The Rockslide

By October 25, 2019 November 3rd, 2019 Campsites, Excursions

We’d spent 12 weeks and stayed in over 50 campsites but had yet to boondock on BLM land.  After a word with the friendly agent at the Challis office, we took his recommendation and his map, and set out up the East Fork of the Salmon River for a little-known hideaway called Herd Lake.

After following pavement as the road traced the dramatic, winding course of the East Fork, we turned onto dirt, and began a 6 mile long, 1400′ elevation increase up Herd Creek Road to the Herd Lake Overlook.  Perched on the landslide that created the lake some 2000 years ago, the overlook hangs 300′ above the lake, with a westerly view down the Herd Creek Drainage.

As soon as we arrived, we set off down the volcanic tuff slope to the cold blue waters of the lake itself.  Monster tiger muskies lived here, and as I rigged up my line, I heard a huge splash from the other side.  The monster awakens!  Didn’t land a muskie that evening, but we did scare up enough rainbows to make for a tasty meal!

The evening was warm, with a light wind as we readied the trailer for the anticipated cold weather to come.  We’d bought some Reflectix at Home Depot, and wrapped the underbelly to insulate it from the icy gusts we knew were coming.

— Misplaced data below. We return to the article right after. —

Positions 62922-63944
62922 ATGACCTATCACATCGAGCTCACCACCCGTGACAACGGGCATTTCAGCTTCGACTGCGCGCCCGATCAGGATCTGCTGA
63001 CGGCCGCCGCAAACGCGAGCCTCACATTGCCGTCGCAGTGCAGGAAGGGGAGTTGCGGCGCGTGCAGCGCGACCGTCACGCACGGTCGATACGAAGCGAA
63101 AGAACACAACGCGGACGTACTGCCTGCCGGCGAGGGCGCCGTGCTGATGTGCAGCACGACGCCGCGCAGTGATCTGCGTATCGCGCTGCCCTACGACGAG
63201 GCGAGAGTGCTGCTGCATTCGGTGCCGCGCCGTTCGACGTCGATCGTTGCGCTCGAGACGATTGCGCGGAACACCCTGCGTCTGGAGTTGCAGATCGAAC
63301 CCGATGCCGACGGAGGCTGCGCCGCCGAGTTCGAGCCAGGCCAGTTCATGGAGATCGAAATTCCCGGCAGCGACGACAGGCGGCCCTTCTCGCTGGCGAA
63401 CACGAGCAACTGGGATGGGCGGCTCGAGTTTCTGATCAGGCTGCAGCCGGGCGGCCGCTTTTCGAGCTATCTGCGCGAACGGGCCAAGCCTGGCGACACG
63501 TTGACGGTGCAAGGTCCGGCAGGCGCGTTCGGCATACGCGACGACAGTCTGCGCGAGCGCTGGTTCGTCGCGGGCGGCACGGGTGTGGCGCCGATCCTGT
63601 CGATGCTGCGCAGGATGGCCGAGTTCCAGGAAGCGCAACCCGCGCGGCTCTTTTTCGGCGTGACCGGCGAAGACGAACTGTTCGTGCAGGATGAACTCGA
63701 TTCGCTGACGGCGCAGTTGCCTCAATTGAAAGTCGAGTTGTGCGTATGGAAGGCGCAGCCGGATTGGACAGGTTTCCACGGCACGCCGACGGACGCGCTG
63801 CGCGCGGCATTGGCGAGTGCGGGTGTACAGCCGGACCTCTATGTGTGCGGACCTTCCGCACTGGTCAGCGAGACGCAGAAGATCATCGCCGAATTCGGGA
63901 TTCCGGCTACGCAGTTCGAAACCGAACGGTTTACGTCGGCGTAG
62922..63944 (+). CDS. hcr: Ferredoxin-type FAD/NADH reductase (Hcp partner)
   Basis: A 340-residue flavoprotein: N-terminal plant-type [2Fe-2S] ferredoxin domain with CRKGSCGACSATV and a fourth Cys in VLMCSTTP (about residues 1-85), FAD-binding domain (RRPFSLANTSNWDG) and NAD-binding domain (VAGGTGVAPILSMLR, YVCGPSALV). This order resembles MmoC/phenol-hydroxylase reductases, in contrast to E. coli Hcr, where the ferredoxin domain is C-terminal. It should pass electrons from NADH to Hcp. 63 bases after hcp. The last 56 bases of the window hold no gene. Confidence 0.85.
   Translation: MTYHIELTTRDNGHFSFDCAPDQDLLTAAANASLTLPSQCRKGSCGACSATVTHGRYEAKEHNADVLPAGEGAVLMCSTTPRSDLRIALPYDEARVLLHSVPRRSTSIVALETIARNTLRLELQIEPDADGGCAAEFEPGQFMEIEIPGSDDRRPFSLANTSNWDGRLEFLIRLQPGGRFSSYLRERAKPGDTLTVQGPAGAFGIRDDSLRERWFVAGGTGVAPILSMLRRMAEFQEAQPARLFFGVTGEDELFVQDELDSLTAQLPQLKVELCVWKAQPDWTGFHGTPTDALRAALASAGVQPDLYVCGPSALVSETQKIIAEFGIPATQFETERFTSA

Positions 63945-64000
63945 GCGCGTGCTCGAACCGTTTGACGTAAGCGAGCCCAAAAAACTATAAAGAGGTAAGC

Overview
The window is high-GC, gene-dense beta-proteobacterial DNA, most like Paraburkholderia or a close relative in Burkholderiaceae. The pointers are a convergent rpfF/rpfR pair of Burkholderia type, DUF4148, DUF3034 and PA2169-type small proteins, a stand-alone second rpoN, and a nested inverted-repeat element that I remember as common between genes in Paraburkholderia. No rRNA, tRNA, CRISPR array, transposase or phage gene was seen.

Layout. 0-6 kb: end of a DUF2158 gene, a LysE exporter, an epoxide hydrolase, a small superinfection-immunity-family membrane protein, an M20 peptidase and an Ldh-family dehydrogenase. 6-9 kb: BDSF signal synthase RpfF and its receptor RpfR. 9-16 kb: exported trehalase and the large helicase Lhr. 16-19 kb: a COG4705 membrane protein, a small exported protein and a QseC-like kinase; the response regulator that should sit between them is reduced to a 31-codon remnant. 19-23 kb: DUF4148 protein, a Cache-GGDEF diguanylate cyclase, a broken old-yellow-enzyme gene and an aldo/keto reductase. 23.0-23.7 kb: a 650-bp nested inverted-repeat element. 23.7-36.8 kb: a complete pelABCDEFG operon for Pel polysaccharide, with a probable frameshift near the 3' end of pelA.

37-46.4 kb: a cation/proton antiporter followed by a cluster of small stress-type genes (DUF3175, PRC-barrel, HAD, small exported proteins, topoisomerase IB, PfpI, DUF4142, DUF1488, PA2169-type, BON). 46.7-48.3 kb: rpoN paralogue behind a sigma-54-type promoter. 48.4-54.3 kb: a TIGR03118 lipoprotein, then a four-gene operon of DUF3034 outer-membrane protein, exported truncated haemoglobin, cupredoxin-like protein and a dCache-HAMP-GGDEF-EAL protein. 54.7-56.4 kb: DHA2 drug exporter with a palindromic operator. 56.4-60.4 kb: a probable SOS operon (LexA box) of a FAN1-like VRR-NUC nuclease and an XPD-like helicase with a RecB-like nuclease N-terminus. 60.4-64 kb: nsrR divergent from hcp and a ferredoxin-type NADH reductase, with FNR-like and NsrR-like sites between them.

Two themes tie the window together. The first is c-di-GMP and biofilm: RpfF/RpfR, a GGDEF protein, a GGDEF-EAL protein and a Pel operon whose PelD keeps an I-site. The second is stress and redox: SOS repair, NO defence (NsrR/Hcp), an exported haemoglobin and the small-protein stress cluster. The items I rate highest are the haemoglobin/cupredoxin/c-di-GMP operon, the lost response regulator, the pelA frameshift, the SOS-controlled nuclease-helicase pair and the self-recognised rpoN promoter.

We were the only souls up there, and as I battened down for the evening, I was struck by the sunset falling on the western drainage, and the little 1 lane road we’d wound up earlier that afternoon.

A $1,000,000 view of the lake and the snow-capped mountains beyond were right out the back window.  Location,location,location!

The next day dawned snowy, windy and bitterly cold.  We hunkered down and improved our chess game, worked on harmonica skills, and practiced backrubs.

 

The day following was equally cold (14 degrees during the day), but clear and bright, so we headed into Jerry Peak Wilderness fully wrapped, bound for an old road that used to wind up the landslide but was no longer maintained.

The day’s trek turned out to be anything but easy.  As we skirted the road’s switchbacks by taking to the mountains on either side of the slide, the snow grew deep.  We postholed up 50 degree slopes for probably 1000′ elevation.  Denver looked like a Namibian chameleon as he kept two paws out of the snow in his attempt at avoiding frostnip.  Hearty fellow made it through unscathed, I’m happy to report.

Rebecca scrambling upslope.  The rockslide had buried the whole valley, and the road was not a road in a traditional sense.  Landslides had covered much of it, and when we turned around some 4 miles in, we had to scurry down hundreds of feet of loose volcanic tuff, shattered and placed delicately by the slide.  Very cagey footing as we could hear rocks shifting and falling beneath us as we crabbed down.

Our stalwart companion toughing it out.

The climb took us above 9300′, and we had a great view of the White Knob Mountains under which we’d slept just a few nights before.

That’s our little trailer bean, wrapped in the mountains we called home for three nights.  Altogether, it was a fantastic stay, and was a great proving ground for our new cold-weather profile.

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